The notion of the ‘culture conversation’ is not a new concept. Indeed, in our international schools they routinely take place during the onboarding and orientation process. However, their understanding, widespread use and effectiveness, are hard to measure. If culture really is the glue that binds your people and their purpose together, then the culture conversation is a vital tool for your schools to engage in and get right. But what exactly is a culture conversation and why are they so critical for our schools and their people leaders?
What are culture conversations?
Culture conversations are ways in which you interact with your staff in an ongoing manner and in doing so, use your school’s culture to help shape the future of decision making or changes in policy. They are a proactive strategy used to engage all staff and evaluate whether your staff have the requisite knowledge, skills and other abilities (KSAOs) to do their jobs effectively. They help share success, promote high-order thinking amongst staff and where necessary – pose difficult questions that staff may need to be asked. Finally, and perhaps increasingly important – they help identify malpractice, inequity and actions that can damage your school’s overall culture.
The typical culture conversation is routinely short. But with the skill of those who carry them out, staff can quickly be put at ease. They help fight fires before they get out of control and when adopted at a whole-school level, can lead staff on a path towards highly successful collaboration and interdependence – away from the shackles that dependence can often produce. But perhaps one of the most important aspects of the culture conversation from a Human Resource (HR) perspective is in using them as a diagnostic to measure your school’s culture.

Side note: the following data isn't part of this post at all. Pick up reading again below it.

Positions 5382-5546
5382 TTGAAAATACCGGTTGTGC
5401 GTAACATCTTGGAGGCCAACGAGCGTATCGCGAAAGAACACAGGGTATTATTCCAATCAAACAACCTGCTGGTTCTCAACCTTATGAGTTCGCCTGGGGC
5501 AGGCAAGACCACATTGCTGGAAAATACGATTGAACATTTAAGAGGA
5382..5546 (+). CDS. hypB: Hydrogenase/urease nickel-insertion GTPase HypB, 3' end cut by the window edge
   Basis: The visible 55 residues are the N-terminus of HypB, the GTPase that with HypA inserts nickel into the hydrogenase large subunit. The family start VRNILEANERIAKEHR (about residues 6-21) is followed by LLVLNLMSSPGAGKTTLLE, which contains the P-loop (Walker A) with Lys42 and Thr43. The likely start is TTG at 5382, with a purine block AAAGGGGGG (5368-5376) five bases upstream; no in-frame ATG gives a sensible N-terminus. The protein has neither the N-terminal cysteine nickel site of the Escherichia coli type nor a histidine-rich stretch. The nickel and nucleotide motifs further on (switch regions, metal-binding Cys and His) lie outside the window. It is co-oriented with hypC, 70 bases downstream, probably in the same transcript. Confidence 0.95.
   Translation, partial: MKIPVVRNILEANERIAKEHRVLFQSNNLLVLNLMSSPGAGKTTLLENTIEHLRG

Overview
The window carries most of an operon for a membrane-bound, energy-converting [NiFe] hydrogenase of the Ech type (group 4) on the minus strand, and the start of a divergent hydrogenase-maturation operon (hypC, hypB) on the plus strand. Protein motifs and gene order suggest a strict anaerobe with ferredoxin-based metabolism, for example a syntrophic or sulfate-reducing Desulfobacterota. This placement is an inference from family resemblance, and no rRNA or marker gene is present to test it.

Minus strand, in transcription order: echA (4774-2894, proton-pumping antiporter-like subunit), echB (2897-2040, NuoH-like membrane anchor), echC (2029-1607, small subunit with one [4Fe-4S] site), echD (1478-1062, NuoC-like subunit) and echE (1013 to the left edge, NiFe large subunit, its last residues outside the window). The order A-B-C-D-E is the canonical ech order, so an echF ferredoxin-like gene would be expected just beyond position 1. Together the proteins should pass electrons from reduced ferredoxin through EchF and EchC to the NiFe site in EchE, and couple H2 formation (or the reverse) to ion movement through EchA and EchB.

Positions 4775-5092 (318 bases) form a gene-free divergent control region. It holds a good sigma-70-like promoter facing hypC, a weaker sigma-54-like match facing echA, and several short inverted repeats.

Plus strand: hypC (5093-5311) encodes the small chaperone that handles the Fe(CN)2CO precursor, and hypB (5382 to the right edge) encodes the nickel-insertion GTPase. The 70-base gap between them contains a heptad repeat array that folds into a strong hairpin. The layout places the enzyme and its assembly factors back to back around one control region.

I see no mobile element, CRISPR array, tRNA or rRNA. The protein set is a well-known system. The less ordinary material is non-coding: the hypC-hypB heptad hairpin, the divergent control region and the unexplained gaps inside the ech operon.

Why are they so important?
Read any book on leadership and management and effective listening will be one of the most essential skills a leader can develop. Knowing what your people think and the reasons behind the way they think are your own form of AI. Accurately predicting work place behaviours, who presents a flight risk and where further appropriate academic support may be needed is highly valuable information. They thus represent what your people are saying.
In our first book ‘Leading Your International School’, I argued for a shift in the mindset of how we view our HR departments and the HR and People Leaders of the future we are going to need to drive change, increase diversity and promote opportunity in our schools. One such example lies in the professional responsibilities of HR when it comes to culture. A traditional approach sees the HR professional act as ‘Culture Ambassador’ – representing the school through their beliefs, actions and interactions. Yet whilst this is important, we need to move towards a role in which your HR and People Leaders become ‘Culture Curators’ and in doing so, help your people to achieve their potential. The figure below heights the difference between acting as a cultural ambassador and culture curator. Take the time to think about where your school currently is. What might your required actions be to move across to become a curator?